Our left brain is more likely to see faces as male

This image was removed due to legal reasons.

Gender equality advocates, I've got some unsettling news: Your brain may be a little sexist.  No, not you, silly (unless, of course, you are). Your brain—well, half of it, anyway.


A new study published in the journal Laterally (literally) found that people are much more likely to quickly categorize a face as "male" when an image is shown to the left side of the brain.

To conduct their experiment, researchers at the University of Surrey asked 42 participants to focus on a cross in the middle of a screen. The researchers then flashed images of faces that were morphed from 100 percent male to 100 percent female. When the images were processed by the left side of the brain (by flashing them on the right side of the cross), the participants were more likely to identify a face as male, even when it was more traditionally female. When images were processed by the right side of the brain (by flashing them on the left of the cross), the participants were more likely to identify them accurately.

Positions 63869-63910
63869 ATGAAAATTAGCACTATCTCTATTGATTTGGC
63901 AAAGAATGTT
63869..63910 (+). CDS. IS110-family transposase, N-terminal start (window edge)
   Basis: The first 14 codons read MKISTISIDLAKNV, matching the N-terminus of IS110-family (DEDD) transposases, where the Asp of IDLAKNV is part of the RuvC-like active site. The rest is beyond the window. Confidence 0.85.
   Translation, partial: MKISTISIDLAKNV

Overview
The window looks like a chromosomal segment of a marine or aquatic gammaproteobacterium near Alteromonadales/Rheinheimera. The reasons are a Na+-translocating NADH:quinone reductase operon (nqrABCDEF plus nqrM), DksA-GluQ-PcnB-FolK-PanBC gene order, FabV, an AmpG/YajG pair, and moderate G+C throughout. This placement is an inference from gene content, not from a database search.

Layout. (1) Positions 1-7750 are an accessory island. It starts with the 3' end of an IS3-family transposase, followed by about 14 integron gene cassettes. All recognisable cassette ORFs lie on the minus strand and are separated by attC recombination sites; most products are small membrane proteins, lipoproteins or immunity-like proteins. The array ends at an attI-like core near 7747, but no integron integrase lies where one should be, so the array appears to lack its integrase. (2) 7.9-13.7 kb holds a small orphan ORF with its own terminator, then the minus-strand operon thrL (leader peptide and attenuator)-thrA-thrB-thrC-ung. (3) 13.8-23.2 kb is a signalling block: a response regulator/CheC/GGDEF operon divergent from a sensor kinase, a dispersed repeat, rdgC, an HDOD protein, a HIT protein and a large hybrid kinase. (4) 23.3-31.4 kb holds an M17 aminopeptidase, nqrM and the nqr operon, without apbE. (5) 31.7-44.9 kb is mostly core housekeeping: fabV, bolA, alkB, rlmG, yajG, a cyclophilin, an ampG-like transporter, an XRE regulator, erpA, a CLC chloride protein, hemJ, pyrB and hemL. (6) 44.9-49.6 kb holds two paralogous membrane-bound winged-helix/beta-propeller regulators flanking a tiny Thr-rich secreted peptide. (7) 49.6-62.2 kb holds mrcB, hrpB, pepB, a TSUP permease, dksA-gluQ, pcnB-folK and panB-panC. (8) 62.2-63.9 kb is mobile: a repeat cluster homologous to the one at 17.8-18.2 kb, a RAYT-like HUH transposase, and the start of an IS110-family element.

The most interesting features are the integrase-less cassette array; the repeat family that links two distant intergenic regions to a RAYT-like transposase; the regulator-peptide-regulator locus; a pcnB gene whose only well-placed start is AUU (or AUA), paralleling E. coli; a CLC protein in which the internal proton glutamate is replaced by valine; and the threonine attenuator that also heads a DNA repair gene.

What was going on? The researchers believe the finding actually reflects an engrained gender bias in the way we talk: English speakers typically put men before women in sentences. His and hers. Boys and girls. Nick and Nora. And since the left side of the brain controls language and speech production, the researchers think this androcentric language bias is influencing the way perceive faces. Our left brain basically favors men.

Being aware of this tendency can help us become more sensitive to gender's fluidity. (In a recent poll, Fusion found that fifty percent of millennials believe gender exists on a spectrum.) Lead author Sapphira Thorne warns against unconsciously categorizing others: “In a society that increasingly recognises transgender people's rights to define their own gender identities," she said, "relying on our stereotypes to judge others' genders could lead to discrimination."

Share This Story

Get our newsletter